iv] Judges 3:4-6 “They were left to test the Israelites to see whether they would obey the Lord’s commands, which he had given their forefathers through Moses. The Israelites lived among the . . . Hittites. They took their daughters in marriage and gave their own daughters to their sons, and served their gods.” God lets his people live in the world, surrounded by the world – not going off to live in a lonely deserted valley or behind the high walls of a Christian city. God puts us in the world for two reasons. To be a witness to the world, to be salt and to be light to our unbelieving neighbours, that is one reason, but there is another, and that is to test us, through education in secular schools and universities, and through exposure to the media and its ideas and stars, and through the companions we meet. God tests us to see if Christians are going to obey God’s commands when, for example, their hearts are beating with excitement at seeing a member of the opposite sex who gives many indications of liking us though he has no interest in the gospel at all. We are being tested again and again as to who comes first in our lives. What are our priorities? Is the living Lord more important to us than a man who worships dead idols?

 

v] I Kings 11:1-11 “King Solomon, however, loved many foreign women besides Pharaoh’s daughter – Moabites, Ammonites, Edomites, Sidonians and Hittites. They were from nations about which the LORD had told the Israelites, ‘You must not intermarry with them, because they will surely turn your hearts after their gods.’ Nevertheless, Solomon held fast to them in love. He had seven hundred wives of royal birth and three hundred concubines, and his wives led him astray. As Solomon grew old, his wives turned his heart after other gods, and his heart was not fully devoted to the LORD his God, as the heart of David his father had been. He followed Ashtoreth the goddess of the Sidonians, and Molech the detestable god of the Ammonites. So Solomon did evil in the eyes of the LORD; he did not follow the LORD completely, as David his father had done. On a hill east of Jerusalem, Solomon built a high place for Chemosh the detestable god of Moab, and for Molech the detestable god of the Ammonites. He did the same for all his foreign wives, who burned incense and offered sacrifices to their gods. The LORD became angry with Solomon because his heart had turned away from the LORD, the God of Israel, who had appeared to him twice. Although he had forbidden Solomon to follow other gods, Solomon did not keep the LORD’s command. So the LORD said to Solomon, ‘Since this is your attitude and you have not kept my covenant and my decrees, which I commanded you, I will most certainly tear the kingdom away from you and give it to one of your subordinates.’”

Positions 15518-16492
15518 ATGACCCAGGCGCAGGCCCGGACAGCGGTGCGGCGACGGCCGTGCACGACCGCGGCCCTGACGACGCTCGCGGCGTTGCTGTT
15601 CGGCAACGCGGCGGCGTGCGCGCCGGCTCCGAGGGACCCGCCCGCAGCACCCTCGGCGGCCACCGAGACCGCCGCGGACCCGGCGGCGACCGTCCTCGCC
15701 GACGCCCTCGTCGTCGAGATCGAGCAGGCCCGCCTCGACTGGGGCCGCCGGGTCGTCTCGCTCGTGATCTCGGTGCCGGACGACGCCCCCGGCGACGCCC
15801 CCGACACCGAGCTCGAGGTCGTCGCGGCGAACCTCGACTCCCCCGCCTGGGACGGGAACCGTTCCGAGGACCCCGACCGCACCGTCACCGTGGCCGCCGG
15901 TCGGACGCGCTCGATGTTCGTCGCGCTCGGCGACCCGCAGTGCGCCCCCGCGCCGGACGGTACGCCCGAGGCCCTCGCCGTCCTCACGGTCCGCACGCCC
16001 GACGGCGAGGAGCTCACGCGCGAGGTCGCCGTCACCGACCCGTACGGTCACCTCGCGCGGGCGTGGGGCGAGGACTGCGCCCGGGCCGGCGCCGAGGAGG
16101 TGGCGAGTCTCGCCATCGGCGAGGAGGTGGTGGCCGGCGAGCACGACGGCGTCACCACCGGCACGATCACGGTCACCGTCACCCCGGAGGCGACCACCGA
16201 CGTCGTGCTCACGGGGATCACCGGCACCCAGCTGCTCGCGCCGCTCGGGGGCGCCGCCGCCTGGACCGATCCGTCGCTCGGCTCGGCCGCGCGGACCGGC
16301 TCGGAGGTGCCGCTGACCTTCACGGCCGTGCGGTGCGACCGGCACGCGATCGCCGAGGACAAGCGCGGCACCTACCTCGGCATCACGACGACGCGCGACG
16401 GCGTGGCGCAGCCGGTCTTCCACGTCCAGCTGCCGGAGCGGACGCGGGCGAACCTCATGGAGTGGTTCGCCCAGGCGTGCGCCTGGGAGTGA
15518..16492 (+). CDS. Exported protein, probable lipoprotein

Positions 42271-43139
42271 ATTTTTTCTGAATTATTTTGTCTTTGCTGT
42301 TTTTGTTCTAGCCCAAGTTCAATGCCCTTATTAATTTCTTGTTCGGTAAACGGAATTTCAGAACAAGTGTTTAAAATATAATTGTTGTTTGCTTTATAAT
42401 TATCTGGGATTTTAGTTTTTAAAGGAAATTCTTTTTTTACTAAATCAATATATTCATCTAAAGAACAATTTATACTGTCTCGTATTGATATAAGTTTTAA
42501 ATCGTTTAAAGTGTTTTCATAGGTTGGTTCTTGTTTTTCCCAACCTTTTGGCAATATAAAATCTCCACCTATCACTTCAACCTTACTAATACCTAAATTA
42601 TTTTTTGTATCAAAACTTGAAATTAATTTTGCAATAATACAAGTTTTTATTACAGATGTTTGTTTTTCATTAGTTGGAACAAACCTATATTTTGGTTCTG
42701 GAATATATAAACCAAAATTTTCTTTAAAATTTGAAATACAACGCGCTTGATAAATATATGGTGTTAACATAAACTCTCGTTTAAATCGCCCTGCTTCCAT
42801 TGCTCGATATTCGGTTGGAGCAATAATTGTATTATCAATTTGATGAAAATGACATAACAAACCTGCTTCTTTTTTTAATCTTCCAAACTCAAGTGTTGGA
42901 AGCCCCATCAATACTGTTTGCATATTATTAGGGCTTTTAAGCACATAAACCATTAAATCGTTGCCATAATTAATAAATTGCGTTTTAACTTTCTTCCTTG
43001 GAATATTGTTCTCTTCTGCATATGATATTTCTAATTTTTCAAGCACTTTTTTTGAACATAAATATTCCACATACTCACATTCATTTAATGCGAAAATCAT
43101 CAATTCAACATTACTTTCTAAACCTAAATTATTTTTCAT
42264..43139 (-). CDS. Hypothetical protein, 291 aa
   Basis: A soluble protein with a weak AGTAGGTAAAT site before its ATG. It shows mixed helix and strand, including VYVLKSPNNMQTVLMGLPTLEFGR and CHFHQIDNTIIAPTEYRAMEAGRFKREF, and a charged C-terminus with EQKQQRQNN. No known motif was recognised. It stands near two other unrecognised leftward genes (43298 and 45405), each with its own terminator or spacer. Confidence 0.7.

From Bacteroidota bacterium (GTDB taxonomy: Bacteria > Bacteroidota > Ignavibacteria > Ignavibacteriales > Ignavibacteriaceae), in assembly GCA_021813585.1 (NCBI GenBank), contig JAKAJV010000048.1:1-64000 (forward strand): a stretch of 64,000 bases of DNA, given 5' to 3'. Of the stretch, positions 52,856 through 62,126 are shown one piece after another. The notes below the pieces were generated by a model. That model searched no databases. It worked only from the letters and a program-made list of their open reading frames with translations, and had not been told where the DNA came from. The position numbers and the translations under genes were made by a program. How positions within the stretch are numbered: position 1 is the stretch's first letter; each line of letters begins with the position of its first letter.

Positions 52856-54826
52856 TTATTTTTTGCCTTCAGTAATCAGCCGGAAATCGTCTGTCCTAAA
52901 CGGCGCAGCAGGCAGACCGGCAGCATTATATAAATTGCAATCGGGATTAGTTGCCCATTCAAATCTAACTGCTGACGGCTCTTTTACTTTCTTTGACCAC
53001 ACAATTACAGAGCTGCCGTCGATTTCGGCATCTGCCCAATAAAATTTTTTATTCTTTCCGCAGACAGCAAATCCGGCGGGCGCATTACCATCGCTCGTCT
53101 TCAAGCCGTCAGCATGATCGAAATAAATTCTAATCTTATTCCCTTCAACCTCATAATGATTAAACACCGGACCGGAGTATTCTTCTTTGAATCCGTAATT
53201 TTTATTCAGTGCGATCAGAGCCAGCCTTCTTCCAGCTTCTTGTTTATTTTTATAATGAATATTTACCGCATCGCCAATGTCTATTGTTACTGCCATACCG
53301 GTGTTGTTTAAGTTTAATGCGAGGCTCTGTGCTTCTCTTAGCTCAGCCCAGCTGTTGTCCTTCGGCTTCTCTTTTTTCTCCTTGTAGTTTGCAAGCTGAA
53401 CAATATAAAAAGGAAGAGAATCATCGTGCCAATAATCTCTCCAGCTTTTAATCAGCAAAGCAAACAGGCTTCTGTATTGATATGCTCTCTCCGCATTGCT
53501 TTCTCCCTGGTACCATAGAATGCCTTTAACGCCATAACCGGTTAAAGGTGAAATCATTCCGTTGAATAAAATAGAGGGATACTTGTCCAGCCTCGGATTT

You might think that you have come to church today and heard a sermon on a theme that is utterly irrelevant to your circumstances because of your age, or because you think that you have far more wisdom than to get entangled with an unbeliever. Are you wiser than Solomon? Other than Jesus Christ isn’t he called the wisest man who ever walked this earth? Yet what happened to him when he got entangled with members of the opposite sex who worshipped other gods? He married them one after another, after another, and his wives changed his whole heart attitude to idol worship and took him away from the Lord, ruining the middle decades of his life. He built temples to other gods in Jerusalem itself. The son of David, the King of Israel, did that, once he let into his heart an infatuation with unbelieving women. You might think that as you grow older you will instinctively grow wiser. I tell you ‘it ain’t necessarily so.’ There is no fool as great as an old Christian fool and the church has too many of them, blind to their many follies, flattered by pretty younger women as Solomon was. And you think you are free from such temptations? The inheritance that Solomon left behind him for the covenant line of the woman was 200 years of civil war.

 

vi] I Cors. 7:39 “A woman is bound to her husband as long as he lives. But if her husband dies, she is free to marry anyone she wishes, but he must belong to the Lord.” That last phrase is almost a throw away line, just an aside because the main thrust is a widow’s freedom, if she desires, to marry again, but then these six words as he closes have an “of course” about them, of course “he must belong to the Lord.” It contains the echoes of all those verses from the Old Testament which we’ve been reading, but now it applies them to a situation almost a thousand miles from Jerusalem, to a thoroughly Gentile congregation living in Corinth, Greece, in Europe. It was addressed to the congregation, to fathers and mothers who might be tempted to think that a good match for their daughter would be a wealthy upwardly mobile young man. “No, there is a priority more important than that. Listen, you parents,” wrote Paul, “he must belong to the Lord.”